Other types of Cognitive Behavioral Therapy include Dialectical Behavior Therapy, Self-Instructional Training, Schema-Focused Therapy and many others.[6]

CBT has a good evidence base in terms of its effectiveness in reducing symptoms and preventing relapse. It has been clinically demonstrated in over 400 studies to be effective for many psychiatric disorders and medical problems for both children and adolescents. It has been recommended in the UK by the National Institute for Health and Clinical Excellence as a treatment of choice for a number of mental health difficulties, including post-traumatic stress disorder, OCD, bulimia nervosa and clinical depression.

Cognitive Behavioral Therapy most closely allies with the Scientist-Practitioner Model of Clinical Psychology, in which clinical practice and research is informed by a scientific perspective; clear operationalization of the "problem" or "issue;" an emphasis on measurement (and measurable changes in cognition and behavior); and measurable goal-attainment.


Negative thinking dominates when a person experiences depression. The depressed person can experience negative thoughts as being beyond their control, thereby allowing them to become automatic and self-perpetuating.

Negative thinking can be categorized into a number of common patterns called "cognitive distortions." The cognitive therapist provides techniques to give the client a greater degree of control over negative thinking by correcting these distortions or correcting thinking errors that abet the distortions, in a process called cognitive restructuring.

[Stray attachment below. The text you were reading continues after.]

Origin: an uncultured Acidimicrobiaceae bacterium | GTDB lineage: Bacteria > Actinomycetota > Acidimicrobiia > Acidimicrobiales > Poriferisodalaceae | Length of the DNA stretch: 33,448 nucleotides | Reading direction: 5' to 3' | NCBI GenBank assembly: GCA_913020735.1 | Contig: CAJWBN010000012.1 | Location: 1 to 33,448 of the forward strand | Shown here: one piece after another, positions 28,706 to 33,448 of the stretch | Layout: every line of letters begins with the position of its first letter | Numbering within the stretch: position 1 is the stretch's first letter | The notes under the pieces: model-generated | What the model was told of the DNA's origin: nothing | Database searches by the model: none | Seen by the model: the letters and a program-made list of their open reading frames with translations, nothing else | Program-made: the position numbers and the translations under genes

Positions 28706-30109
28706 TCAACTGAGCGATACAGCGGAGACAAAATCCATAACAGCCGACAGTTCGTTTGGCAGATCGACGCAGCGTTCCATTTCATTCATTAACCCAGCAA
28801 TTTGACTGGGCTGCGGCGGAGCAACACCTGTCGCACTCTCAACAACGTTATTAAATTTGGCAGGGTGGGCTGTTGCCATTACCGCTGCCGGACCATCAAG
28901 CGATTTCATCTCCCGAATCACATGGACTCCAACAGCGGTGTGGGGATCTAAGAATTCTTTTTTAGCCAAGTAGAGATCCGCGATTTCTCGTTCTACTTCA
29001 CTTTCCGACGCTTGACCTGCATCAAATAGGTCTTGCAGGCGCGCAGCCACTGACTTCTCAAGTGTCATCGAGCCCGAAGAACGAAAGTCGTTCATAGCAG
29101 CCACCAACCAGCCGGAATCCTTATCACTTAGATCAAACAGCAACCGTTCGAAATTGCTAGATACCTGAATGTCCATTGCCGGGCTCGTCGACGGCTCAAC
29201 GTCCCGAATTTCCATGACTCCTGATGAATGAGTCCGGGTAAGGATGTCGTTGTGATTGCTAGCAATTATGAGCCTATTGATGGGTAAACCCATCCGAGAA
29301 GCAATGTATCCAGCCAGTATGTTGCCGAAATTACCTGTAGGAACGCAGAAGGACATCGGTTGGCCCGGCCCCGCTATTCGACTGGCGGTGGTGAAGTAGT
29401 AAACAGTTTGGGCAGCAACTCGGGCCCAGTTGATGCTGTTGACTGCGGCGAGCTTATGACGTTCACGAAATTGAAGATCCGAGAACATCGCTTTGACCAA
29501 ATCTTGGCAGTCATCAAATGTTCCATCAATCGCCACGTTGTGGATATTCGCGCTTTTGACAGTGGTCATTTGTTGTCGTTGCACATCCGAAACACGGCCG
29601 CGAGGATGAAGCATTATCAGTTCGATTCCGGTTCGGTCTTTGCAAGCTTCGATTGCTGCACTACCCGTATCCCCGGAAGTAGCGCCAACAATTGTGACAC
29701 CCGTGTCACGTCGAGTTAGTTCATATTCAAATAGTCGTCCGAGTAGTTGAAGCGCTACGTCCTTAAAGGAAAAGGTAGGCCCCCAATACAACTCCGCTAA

Negative thoughts in depression are generally about one or more of three areas: negative view of self, negative view of the world and negative view of the future. These constitute what Beck called the "cognitive triad."

Attributional style

An approach to depression based upon attribution theory in social psychology is related to the concept of attributional style. First advanced by Lyn Abramson and her colleagues in 1978, this approach argues that depressives have a typical attributional style —they tend to attribute negative events in their lives to stable and global characteristics of themselves.[7] This theory is sometimes known as a revised version of learned helplessness theory.

In 1989, this theory was challenged by Hopelessness Theory.[8] This theory emphasised attributions to global and stable factors, rather than, as in the original model, internal attributions. Hopelessness Theory also emphasises that beliefs about the consequences of events and rated importance of events may be at least as important in understanding why some people react to negative events with clinical depression as are causal attributions.

The ABCs of Irrational Beliefs

A major aid in cognitive therapy is what Albert Ellis called the ABC Technique of Irrational Beliefs.[3] The first three steps analyze the process by which a person has developed irrational beliefs and may be recorded in a three-column table.

  • A - Activating Event or objective situation. The first column records the objective situation, that is, an event that ultimately leads to some type of high emotional response or negative dysfunctional thinking.
  • B - Beliefs. In the second column, the client writes down the negative thoughts that occurred to him or her.
  • C - Consequence. The third column is for the negative disturbed feelings and dysfunctional behaviors that ensued. The negative thoughts of the second column are seen as a connecting bridge between the situation and the distressing feelings. The third column C is next explained by describing emotions or negative thoughts that the client thinks are caused by A. These could be anger, sorrow, anxiety, etc.